final transient fields serialization
pcj at roundroom.net
Wed Dec 2 23:34:17 PST 2009
I agree that the current reflection approach is unwieldy and otherwise
Regarding a language solution, though, I don't see how to avoid making
a mess of the definite assignment/unassignment semantics for final
fields. (Of course deserialization itself effectively subverts that
DA at runtime, and reflection DU, but at least the language is
unaware.) It's hard to say much without a specific proposal. But I
think that a language solution that includes detailed knowledge of
serialization semantics[*] would be highly undesirable, not only for
language purity reasons but also so that any needed evolution of those
library semantics is not locked with evolution of the language spec.
I could imagine some general way to let a (private) method be declared
to have constructor-like final field setting ability. But readObject
methods couldn't be required to have constructor-like DA semantics,
because a OIS.defaultReadObject invocation reflectively sets non-
transient final instance fields. So it would need to have constructor-
like DU semantics but not DA-- again, seems messy. And practically
speaking, I suspect that even a workable proposal would likely be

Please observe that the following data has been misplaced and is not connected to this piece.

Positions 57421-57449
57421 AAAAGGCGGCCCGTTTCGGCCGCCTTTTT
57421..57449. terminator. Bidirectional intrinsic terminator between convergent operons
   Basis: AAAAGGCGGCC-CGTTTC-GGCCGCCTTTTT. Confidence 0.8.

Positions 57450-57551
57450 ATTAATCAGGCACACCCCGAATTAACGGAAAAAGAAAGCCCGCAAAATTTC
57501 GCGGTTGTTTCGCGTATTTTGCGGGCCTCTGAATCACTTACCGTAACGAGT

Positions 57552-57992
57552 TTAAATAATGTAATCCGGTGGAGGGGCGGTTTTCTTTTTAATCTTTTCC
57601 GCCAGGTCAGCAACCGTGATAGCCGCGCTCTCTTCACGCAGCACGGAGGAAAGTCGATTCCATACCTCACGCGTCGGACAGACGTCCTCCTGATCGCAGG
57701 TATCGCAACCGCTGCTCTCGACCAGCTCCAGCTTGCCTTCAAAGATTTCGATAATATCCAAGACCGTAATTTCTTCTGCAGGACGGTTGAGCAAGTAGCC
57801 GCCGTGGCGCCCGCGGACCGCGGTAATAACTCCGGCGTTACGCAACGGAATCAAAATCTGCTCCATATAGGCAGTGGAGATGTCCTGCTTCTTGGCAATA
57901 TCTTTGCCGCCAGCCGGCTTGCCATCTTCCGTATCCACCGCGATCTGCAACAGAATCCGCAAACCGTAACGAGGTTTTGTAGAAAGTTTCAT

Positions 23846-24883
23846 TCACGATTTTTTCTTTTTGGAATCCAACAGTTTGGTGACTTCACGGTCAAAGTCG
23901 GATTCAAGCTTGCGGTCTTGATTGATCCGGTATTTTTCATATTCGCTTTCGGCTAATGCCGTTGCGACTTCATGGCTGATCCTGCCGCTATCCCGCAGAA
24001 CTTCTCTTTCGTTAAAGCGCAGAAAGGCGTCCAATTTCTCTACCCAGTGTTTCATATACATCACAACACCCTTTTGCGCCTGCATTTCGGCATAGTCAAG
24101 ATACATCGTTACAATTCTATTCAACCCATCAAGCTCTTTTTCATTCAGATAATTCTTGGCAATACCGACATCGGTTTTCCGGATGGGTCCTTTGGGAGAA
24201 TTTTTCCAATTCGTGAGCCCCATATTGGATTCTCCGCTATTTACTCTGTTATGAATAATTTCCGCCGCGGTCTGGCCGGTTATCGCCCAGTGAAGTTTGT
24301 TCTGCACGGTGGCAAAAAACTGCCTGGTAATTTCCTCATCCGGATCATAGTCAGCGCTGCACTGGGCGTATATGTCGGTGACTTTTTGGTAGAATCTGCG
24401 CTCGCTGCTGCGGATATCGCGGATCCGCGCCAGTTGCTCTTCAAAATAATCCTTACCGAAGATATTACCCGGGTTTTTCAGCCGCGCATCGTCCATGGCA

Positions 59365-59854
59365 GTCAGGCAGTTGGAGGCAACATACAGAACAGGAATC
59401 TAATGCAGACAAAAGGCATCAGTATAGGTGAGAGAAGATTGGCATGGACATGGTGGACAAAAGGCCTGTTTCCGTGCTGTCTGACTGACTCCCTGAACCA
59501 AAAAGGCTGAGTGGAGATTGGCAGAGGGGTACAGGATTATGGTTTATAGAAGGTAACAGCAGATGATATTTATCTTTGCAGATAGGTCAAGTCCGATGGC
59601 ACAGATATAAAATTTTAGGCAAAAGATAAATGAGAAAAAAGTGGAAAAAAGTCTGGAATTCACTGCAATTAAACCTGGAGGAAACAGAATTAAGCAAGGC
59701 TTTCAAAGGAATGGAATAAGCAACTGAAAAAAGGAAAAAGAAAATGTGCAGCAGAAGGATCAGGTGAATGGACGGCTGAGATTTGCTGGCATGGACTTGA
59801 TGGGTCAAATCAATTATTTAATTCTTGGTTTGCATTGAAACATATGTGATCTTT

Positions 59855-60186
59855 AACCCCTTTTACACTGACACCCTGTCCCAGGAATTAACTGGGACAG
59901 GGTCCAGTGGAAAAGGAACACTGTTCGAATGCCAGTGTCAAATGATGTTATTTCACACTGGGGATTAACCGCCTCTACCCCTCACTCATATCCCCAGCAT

deemed too esoteric to fit within the necessarily-constrained budgets
for future language changes (that's only personal speculation).
So I think that the best hope is an improved reflective library
solution. Thinking out loud: say, a factory method that looks up a
field in the immediate caller's class with no permission requirement,
throws unchecked NoSuchFieldError instead of NoSuchFieldException, and
produces an object that can be used to set the field even if it's
final. Might be nice if the object were type-parameterized, but that
would rule out actually using java.lang.reflect.Field-- could be sort
of like the java.util.concurrent.atomic.Atomic*FieldUpdater APIs
(hmm...). It would not address your string lookup issue (field
literals would be helpful), but I doubt that the performance overhead